Discothèque The third floor added in 1979 has a roof garden and a discothèque. Reached by elevator, the disco is immediately above President Marcos' bedroom. It was complete with strobe and infinity lights, fog equipment, and the latest in music equipment then. A wide waterfall-fountain plays on the terrace outside the disco and steps lead up to a rooftop helipad. It has apparently been disused since 1986. During the Macapagal-Arroyo administration, it was renovated into a music hall.
Alleged paranormal activity has been reported as occurring in the palace, including one that some identified to be the long deceased valet of President Quezon, who occasionally ministered to favored guests.
The Old Executive Building now Kalayaan Hall, now the oldest part of the palace, was constructed in 1921 by Governor-General Francis Burton Harrison. The building was once the primary office building in the Malacañang Palace until the end of Ramon Magsaysay's presidency. It was renamed as the Maharlika Hall in the 1970s, when the Ferdinand Marcos administration renovated the building. It was renamed as the Kalayaan Hall after the 1986 People Power Revolution that deposed Marcos as president by President Corazon Aquino to commemorate the revolution.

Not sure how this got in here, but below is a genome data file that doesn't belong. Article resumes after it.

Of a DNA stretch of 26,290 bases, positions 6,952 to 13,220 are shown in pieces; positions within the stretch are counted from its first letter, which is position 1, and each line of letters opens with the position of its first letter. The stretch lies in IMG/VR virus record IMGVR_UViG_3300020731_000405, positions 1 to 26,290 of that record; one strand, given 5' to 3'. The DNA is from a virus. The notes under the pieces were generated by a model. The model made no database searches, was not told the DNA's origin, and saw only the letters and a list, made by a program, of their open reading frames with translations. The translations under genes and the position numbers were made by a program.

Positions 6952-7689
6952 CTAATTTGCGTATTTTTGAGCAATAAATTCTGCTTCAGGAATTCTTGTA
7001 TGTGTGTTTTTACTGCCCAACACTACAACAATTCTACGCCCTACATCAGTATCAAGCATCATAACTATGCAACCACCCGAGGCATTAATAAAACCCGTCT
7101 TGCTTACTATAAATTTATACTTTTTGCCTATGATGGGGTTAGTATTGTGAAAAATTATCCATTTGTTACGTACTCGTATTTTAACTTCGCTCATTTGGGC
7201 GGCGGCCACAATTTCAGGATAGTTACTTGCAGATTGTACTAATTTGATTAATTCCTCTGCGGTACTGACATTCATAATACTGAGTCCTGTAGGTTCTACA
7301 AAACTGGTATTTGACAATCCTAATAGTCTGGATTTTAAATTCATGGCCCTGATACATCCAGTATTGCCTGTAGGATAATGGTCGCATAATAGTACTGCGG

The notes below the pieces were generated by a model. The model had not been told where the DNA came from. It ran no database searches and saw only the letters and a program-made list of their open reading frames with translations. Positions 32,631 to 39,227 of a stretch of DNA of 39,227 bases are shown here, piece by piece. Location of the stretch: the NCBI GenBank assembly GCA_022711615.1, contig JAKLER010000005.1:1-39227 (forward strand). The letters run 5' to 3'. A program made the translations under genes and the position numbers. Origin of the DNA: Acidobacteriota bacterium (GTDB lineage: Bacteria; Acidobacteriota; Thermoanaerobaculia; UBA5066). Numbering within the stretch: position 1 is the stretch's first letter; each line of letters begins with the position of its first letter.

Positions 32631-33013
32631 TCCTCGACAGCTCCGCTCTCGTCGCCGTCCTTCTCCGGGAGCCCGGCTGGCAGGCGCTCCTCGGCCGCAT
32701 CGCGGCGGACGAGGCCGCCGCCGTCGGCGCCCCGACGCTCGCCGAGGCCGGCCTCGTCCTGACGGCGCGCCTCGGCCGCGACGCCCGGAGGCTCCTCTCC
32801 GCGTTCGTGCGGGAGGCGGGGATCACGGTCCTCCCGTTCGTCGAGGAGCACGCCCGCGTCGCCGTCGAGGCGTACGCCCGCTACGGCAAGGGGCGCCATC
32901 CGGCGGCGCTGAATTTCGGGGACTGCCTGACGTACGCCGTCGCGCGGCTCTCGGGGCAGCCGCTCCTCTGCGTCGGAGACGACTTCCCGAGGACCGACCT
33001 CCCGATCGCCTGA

Presidential Museum and Library
The Presidential Museum and Library, formerly Malacañang Museum, the official repository of memorabilia of the president of the Philippines, is located in Kalayaan Hall. It was established in 2004 when the Presidential Museum and Malacañang Library were merged into the Malacañang Museum, then renamed to its present name in 2010. The Gallery of Presidents features exhibits and galleries showcasing the heritage of the presidents beginning from Emilio Aguinaldo to the present. It is composed of objects and memorabilia – including clothing, personal effects, gifts, publications and documents of former presidents as well as the artwork and furniture from the palace collections.
Former Presidential Museum
Prior to 2004, the Presidential Museum was a distinct entity from the Malacañang Library. The Quezon, Osmeña, Roxas, Quirino, Magsaysay, and García Rooms of the Presidential Museum under the Ramos and Estrada administrations occupied the suites formerly allotted to the Marcos children (Ferdinand, Jr., Imee and Irene) which open from the inner court corridor. Most of these rooms were added in 1978 when the José P. Laurel Street in front of the palace was moved forward.
New Executive Building